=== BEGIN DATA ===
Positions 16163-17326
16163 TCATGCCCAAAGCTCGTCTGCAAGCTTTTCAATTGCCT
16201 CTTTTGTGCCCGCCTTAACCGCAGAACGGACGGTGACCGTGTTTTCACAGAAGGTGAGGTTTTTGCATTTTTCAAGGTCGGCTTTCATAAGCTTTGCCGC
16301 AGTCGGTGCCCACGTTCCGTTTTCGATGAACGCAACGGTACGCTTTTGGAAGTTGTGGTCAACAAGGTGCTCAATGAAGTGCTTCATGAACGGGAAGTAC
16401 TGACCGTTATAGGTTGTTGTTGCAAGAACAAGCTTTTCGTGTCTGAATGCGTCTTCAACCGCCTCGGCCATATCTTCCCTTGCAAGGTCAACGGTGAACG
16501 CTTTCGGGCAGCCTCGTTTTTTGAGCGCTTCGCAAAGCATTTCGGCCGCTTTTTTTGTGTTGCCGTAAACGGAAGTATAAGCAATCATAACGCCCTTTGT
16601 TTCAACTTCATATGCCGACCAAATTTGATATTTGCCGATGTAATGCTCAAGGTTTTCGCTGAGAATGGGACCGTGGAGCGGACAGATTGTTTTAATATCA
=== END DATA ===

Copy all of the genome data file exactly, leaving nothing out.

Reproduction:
Positions 16163-17326
16163 TCATGCCCAAAGCTCGTCTGCAAGCTTTTCAATTGCCT
16201 CTTTTGTGCCCGCCTTAACCGCAGAACGGACGGTGACCGTGTTTTCACAGAAGGTGAGGTTTTTGCATTTTTCAAGGTCGGCTTTCATAAGCTTTGCCGC
16301 AGTCGGTGCCCACGTTCCGTTTTCGATGAACGCAACGGTACGCTTTTGGAAGTTGTGGTCAACAAGGTGCTCAATGAAGTGCTTCATGAACGGGAAGTAC
16401 TGACCGTTATAGGTTGTTGTTGCAAGAACAAGCTTTTCGTGTCTGAATGCGTCTTCAACCGCCTCGGCCATATCTTCCCTTGCAAGGTCAACGGTGAACG
16501 CTTTCGGGCAGCCTCGTTTTTTGAGCGCTTCGCAAAGCATTTCGGCCGCTTTTTTTGTGTTGCCGTAAACGGAAGTATAAGCAATCATAACGCCCTTTGT
16601 TTCAACTTCATATGCCGACCAAATTTGATATTTGCCGATGTAATGCTCAAGGTTTTCGCTGAGAATGGGACCGTGGAGCGGACAGATTGTTTTAATATCA